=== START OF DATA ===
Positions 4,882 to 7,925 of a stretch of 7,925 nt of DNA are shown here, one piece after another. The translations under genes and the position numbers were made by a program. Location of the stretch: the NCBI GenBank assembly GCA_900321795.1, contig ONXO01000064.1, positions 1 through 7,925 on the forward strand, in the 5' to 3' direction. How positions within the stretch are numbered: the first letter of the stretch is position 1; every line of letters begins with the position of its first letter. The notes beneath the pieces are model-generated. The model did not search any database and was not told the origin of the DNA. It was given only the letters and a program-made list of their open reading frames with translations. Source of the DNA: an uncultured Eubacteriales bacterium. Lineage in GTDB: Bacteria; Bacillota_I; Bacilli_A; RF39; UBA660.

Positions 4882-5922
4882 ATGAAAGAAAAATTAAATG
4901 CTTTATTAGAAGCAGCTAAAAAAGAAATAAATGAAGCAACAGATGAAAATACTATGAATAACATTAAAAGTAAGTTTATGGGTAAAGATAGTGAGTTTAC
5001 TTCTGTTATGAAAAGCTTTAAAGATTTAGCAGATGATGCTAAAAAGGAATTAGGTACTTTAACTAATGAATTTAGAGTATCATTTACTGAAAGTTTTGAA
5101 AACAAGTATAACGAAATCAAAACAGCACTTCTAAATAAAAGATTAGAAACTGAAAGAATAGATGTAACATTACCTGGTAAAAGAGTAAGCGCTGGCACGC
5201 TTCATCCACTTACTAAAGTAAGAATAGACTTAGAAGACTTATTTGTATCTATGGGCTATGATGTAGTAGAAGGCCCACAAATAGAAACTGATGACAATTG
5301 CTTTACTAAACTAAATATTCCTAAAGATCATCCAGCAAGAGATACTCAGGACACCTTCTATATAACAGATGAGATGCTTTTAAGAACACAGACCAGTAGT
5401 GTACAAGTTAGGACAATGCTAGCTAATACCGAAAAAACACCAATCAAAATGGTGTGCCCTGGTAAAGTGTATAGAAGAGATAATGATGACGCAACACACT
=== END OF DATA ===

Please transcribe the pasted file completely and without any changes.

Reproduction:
Positions 4,882 to 7,925 of a stretch of 7,925 nt of DNA are shown here, one piece after another. The translations under genes and the position numbers were made by a program. Location of the stretch: the NCBI GenBank assembly GCA_900321795.1, contig ONXO01000064.1, positions 1 through 7,925 on the forward strand, in the 5' to 3' direction. How positions within the stretch are numbered: the first letter of the stretch is position 1; every line of letters begins with the position of its first letter. The notes beneath the pieces are model-generated. The model did not search any database and was not told the origin of the DNA. It was given only the letters and a program-made list of their open reading frames with translations. Source of the DNA: an uncultured Eubacteriales bacterium. Lineage in GTDB: Bacteria; Bacillota_I; Bacilli_A; RF39; UBA660.

Positions 4882-5922
4882 ATGAAAGAAAAATTAAATG
4901 CTTTATTAGAAGCAGCTAAAAAAGAAATAAATGAAGCAACAGATGAAAATACTATGAATAACATTAAAAGTAAGTTTATGGGTAAAGATAGTGAGTTTAC
5001 TTCTGTTATGAAAAGCTTTAAAGATTTAGCAGATGATGCTAAAAAGGAATTAGGTACTTTAACTAATGAATTTAGAGTATCATTTACTGAAAGTTTTGAA
5101 AACAAGTATAACGAAATCAAAACAGCACTTCTAAATAAAAGATTAGAAACTGAAAGAATAGATGTAACATTACCTGGTAAAAGAGTAAGCGCTGGCACGC
5201 TTCATCCACTTACTAAAGTAAGAATAGACTTAGAAGACTTATTTGTATCTATGGGCTATGATGTAGTAGAAGGCCCACAAATAGAAACTGATGACAATTG
5301 CTTTACTAAACTAAATATTCCTAAAGATCATCCAGCAAGAGATACTCAGGACACCTTCTATATAACAGATGAGATGCTTTTAAGAACACAGACCAGTAGT
5401 GTACAAGTTAGGACAATGCTAGCTAATACCGAAAAAACACCAATCAAAATGGTGTGCCCTGGTAAAGTGTATAGAAGAGATAATGATGACGCAACACACT